BACKGROUND: Symptomatic posterior fossa hematoma in the term newborn is rare.
OBJECTIVE: To report on the management and outcome of posterior fossa subdural hematoma (PFSDH) in neonates.
METHODS: A retrospective analysis of the department database and clinical notes of neonates admitted since 1985 with a PFSDH was performed together with a literature review of similar case series.
RESULTS: Sixteen patients were included. The median gestational age was 40 weeks with a high proportion of primiparous mothers (n = 9) and forceps delivery (n = 9). Nine neonates had symptoms of brainstem dysfunction within the first 24 hours of life, whereas the other 7 had a delayed presentation (median 4 days) with signs of raised intracranial pressure due to hydrocephalus. Each patient had a cranial ultrasound followed by computed tomography scan that showed the PFSDH. Eleven neonates required surgical evacuation of the PFSDH, whereas hydrocephalus was managed by transient external ventricular drainage in 2 further patients. Eventually, 2 neonates required a permanent ventriculoperitoneal shunt. Five neonates had no operative intervention. With a mean follow-up of 7.8 years, 2 patients had mild developmental delay and 1 had severe developmental delay. The 13 other patients had a normal development.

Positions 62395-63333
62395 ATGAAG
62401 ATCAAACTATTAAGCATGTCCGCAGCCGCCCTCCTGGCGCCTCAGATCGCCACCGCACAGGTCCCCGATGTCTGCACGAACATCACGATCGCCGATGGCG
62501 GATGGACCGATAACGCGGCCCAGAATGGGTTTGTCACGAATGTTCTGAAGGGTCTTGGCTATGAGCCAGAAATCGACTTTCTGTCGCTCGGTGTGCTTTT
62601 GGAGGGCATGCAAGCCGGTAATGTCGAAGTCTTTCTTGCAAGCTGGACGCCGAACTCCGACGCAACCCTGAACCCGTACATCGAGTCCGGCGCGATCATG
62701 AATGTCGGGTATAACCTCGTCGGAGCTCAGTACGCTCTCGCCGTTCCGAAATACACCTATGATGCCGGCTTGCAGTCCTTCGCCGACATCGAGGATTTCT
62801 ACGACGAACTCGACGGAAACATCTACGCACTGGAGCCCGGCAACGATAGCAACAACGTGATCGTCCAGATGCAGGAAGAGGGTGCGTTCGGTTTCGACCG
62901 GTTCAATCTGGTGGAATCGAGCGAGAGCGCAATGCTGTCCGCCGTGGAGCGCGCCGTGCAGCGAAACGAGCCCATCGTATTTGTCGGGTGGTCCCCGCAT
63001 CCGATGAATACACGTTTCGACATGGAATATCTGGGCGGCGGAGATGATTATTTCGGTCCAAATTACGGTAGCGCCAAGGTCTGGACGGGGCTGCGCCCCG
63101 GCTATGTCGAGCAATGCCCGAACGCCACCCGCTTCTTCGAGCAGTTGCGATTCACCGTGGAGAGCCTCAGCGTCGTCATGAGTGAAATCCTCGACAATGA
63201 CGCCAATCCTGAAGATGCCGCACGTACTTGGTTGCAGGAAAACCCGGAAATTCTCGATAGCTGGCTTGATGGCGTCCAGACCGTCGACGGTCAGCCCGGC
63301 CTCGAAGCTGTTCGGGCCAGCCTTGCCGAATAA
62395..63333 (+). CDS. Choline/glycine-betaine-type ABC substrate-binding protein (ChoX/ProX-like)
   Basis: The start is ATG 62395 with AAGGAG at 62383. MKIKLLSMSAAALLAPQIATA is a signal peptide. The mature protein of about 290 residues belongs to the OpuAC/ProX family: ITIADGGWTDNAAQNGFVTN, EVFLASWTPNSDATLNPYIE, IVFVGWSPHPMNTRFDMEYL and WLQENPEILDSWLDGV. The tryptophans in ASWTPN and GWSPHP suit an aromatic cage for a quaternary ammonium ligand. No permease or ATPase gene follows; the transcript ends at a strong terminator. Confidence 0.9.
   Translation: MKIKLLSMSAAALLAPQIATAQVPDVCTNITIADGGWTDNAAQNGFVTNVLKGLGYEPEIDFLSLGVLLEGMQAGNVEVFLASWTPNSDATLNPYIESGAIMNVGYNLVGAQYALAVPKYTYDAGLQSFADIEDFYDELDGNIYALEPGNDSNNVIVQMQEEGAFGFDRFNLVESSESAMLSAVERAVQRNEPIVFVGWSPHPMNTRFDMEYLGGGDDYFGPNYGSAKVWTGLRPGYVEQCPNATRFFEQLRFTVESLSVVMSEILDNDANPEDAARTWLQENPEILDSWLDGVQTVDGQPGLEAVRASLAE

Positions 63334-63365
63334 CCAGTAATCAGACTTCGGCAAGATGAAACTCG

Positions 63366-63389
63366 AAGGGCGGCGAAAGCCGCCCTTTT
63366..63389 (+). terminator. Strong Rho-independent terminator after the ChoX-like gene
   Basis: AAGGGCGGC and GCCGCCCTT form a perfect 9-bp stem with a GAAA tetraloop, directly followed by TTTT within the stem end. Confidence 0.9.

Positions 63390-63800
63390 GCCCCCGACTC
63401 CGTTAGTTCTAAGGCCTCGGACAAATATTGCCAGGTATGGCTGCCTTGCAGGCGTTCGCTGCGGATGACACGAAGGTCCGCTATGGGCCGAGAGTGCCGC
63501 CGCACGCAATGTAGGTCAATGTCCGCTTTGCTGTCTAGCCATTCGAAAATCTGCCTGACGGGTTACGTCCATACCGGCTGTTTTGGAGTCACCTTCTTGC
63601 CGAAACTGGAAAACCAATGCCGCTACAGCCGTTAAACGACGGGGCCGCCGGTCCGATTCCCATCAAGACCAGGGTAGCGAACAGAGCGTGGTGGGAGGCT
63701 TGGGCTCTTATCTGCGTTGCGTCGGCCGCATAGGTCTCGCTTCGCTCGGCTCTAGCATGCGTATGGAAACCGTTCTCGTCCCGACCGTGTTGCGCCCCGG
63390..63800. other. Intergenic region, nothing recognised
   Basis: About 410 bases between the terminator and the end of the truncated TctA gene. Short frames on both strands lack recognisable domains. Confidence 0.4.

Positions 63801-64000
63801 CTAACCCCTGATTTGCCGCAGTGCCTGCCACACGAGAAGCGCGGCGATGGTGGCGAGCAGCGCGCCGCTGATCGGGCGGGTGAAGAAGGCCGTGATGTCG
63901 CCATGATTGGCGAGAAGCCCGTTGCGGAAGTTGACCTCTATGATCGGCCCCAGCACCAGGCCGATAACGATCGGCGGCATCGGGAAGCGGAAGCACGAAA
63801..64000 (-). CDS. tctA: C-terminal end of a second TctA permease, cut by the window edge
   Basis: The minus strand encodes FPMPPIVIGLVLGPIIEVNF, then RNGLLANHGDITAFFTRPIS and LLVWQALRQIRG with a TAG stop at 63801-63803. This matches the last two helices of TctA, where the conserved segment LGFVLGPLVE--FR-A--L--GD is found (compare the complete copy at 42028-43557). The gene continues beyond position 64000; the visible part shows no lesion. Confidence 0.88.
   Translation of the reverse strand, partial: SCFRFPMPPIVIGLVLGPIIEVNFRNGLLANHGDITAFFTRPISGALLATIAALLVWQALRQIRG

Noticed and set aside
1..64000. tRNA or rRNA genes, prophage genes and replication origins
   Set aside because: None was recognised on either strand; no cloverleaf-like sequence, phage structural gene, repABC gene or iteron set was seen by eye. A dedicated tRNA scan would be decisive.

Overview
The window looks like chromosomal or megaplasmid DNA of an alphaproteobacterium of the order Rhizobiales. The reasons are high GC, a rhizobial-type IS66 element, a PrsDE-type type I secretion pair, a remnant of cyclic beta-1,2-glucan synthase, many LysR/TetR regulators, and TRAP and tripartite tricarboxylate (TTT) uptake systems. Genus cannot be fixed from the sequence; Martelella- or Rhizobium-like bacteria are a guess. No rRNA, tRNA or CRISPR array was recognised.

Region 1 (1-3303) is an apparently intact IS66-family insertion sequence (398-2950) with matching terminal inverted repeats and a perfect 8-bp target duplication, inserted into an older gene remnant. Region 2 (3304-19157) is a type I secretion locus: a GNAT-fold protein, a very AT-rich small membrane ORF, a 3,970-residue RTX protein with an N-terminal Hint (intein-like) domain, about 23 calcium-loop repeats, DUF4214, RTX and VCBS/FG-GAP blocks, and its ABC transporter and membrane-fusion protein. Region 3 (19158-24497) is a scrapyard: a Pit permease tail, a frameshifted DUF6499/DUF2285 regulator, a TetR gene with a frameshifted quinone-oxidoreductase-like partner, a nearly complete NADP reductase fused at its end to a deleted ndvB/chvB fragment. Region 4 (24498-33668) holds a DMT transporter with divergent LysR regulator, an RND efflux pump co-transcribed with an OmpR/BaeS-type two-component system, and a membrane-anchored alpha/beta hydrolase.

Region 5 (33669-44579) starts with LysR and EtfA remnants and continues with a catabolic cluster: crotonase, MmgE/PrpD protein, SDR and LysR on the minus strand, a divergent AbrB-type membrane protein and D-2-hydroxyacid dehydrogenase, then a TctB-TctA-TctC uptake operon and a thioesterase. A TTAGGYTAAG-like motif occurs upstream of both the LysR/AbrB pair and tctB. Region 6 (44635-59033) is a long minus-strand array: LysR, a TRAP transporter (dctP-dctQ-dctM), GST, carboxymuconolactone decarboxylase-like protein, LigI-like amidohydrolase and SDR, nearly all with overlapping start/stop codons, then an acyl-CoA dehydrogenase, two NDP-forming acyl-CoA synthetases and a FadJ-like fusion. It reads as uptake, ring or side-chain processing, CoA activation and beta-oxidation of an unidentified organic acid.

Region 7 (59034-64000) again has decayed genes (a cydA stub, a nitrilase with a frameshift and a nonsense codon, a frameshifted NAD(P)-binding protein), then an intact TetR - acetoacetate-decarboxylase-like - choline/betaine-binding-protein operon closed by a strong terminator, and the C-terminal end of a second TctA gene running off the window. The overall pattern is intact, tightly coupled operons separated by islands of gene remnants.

CONCLUSION: In neonates with a PFSDH, surgery can be safely performed in those who have clinical and radiological signs of brainstem compression or hydrocephalus. A small number of neonates require a ventriculoperitoneal shunt in the long term. Initial aggressive resuscitation should be performed even in cases of initial severe brainstem dysfunction because of the good long-term neurological outcome.
ABBREVIATIONS: PFSDH, posterior fossa subdural hematoma
*AP-HP, Hôpital Necker Enfants Malades, Department of Pediatric Neurosurgery, Paris, France;
‡Université Paris Descartes, Sorbonne Paris Cité, France;
§Department of Neurosurgery, Addenbrookes Hospital, Cambridge, United Kingdom;
‖AP-HP, Hôpital Necker Enfants Malades, Department of anesthesiology, Paris, France;
¶AP-HP, Hôpital Necker Enfants Malades, Department of Radiology, Paris, France
Correspondence: Thomas Blauwblomme, MD, Service de Neurochirurgie Pédiatrique, Hôpital Necker Enfants Malades, 149 rue de Sèvres, 75015 Paris, France. E-mail: firstname.lastname@example.org
Received June 21, 2012
Accepted December 25, 2012